Re: I think you're completely wrong. Posted by anymouse 11/3/2008 3:57:00 PM
"The energy for steps 2 and 3 of the feather comes from the power generated during the first step."
Only if you dance in the "wasteful" way using muscles to do everything rather than letting it come from your downswings. Some people do that because they feel it makes it easier, but it makes the dance look heavy rather than effortless and floating. And it doesn't change the challenge of projecting in the risen outside partner position.
"Also, this "projection of the body" that you describe as part of this difficult movement is really no big deal."
If it was no big deal, then people would get it right. They don't - in large part because they lack the foot strength to do it. You can see the same lack of strength in the temptation to depart step one of the waltz natural sideways from the ball of foot, rather than continuing forwards over the toe, though it's not as drastically detrimental to the flow of the dance there as failing to project forwards from step two of the feather is.
"The man simply comes out of the first step with a left-shoulder lead. Doing so from a toe (shorthand for "risen foot") is just as easy as doing so from a heel."
Doing it from a toe requires that he support the entire weight of his body not just from the ball of his left foot, but ultimately from the toe of it - not because he is going up, but because he is projecting his body beyond the standing foot. In waltz or quickstep he could project from a supporting foot that is flat on the floor rather than risen.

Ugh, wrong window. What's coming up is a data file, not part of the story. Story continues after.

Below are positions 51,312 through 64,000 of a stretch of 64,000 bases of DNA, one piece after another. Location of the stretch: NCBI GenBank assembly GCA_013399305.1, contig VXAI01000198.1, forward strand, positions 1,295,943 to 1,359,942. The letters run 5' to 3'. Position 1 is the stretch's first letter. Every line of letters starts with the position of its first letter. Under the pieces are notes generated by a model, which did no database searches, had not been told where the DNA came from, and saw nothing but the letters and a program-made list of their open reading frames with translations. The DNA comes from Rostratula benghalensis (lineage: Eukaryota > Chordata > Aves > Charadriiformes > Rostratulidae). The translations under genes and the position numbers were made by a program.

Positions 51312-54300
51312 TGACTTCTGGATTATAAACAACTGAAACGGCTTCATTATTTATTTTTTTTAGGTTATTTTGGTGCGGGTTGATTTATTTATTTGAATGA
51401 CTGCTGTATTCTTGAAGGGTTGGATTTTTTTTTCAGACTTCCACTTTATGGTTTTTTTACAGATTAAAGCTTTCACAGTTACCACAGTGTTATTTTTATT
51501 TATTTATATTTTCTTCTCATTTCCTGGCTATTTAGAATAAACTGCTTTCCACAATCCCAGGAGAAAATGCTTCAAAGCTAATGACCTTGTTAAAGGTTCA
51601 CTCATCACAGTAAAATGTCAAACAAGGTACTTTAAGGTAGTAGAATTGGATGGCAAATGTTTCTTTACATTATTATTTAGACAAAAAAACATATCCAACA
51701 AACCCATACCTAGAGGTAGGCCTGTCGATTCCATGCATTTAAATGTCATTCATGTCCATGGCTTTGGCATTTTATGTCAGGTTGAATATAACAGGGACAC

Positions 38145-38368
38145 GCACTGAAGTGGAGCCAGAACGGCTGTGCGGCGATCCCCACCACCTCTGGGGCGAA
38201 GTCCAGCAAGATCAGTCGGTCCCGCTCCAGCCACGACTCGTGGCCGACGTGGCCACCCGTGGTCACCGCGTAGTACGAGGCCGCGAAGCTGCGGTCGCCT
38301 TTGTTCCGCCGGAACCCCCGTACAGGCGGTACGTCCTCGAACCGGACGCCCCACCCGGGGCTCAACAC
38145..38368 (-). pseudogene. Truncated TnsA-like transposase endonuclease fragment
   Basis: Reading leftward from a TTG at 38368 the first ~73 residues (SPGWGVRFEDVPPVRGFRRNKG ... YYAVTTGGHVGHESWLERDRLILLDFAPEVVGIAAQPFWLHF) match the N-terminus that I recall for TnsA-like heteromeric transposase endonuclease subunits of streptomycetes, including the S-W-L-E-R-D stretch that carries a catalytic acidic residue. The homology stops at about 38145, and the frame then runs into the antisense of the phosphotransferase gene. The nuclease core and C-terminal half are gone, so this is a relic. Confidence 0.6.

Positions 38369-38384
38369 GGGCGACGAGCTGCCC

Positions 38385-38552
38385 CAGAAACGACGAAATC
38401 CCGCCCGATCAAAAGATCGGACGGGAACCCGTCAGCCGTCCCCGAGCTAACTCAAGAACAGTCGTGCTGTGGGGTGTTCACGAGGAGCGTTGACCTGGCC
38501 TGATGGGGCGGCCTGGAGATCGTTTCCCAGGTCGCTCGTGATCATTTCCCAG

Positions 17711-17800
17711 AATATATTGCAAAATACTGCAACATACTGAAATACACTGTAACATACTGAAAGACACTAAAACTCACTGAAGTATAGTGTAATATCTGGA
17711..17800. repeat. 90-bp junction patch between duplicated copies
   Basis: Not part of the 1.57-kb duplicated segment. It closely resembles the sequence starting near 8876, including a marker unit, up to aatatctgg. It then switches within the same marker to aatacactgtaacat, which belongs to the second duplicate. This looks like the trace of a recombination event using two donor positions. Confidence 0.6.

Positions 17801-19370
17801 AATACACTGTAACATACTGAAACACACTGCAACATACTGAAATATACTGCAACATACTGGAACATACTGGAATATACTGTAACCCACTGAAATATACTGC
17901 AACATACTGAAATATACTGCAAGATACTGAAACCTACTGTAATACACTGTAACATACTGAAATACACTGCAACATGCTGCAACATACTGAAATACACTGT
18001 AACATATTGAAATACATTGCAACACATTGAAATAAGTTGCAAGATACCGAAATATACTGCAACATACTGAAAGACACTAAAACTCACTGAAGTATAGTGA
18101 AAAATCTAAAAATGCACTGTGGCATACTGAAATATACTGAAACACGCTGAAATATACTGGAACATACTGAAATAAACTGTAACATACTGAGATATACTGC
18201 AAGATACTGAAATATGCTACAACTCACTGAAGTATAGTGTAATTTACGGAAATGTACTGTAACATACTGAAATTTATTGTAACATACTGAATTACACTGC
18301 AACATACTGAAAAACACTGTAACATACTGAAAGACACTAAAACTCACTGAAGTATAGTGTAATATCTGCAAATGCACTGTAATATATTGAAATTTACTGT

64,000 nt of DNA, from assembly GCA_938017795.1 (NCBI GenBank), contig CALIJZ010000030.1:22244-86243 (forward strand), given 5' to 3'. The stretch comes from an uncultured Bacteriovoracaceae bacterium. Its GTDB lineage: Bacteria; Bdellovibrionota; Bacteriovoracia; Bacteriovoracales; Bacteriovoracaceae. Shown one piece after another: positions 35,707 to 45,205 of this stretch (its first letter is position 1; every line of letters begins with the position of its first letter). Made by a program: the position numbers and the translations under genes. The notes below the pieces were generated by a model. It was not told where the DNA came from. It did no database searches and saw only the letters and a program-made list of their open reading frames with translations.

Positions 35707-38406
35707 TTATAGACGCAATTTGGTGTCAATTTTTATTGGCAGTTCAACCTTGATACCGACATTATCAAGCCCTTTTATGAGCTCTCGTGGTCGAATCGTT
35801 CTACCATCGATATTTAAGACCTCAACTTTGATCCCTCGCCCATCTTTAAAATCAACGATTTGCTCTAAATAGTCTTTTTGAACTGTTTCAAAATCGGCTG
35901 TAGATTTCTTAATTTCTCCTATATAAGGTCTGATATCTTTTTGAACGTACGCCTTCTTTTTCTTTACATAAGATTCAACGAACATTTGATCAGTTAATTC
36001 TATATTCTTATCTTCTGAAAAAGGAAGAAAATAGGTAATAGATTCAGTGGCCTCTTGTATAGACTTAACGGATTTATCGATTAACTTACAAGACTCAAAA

Most newer dancers, males especially, cannot stand on one foot with the ball of the foot slightly off the ground and the toes taking the weight, which is an equivalent challenge even though the application in foxtrot is forward projection rather than vertical rise. But dancing a lot of waltz and quickstep can develop the foot and start to build that capability.
Lighter females, especially those with some childhood ballet background may be able to do it, but unfortunately in the feather they are not asked to project from a risen standing foot, instead they are asked to send their body weight backwards to and ultimately through the standing heel, something that those with either a ballet background or simply reflexes for self-preservation when wearing ordinary high heels tend to be very hesitant to do.
It occurs to me that bronze foxtrot might work better if we had the ladies do the forward outside partner action projected from a risen toe, and the men roll through their standing heel!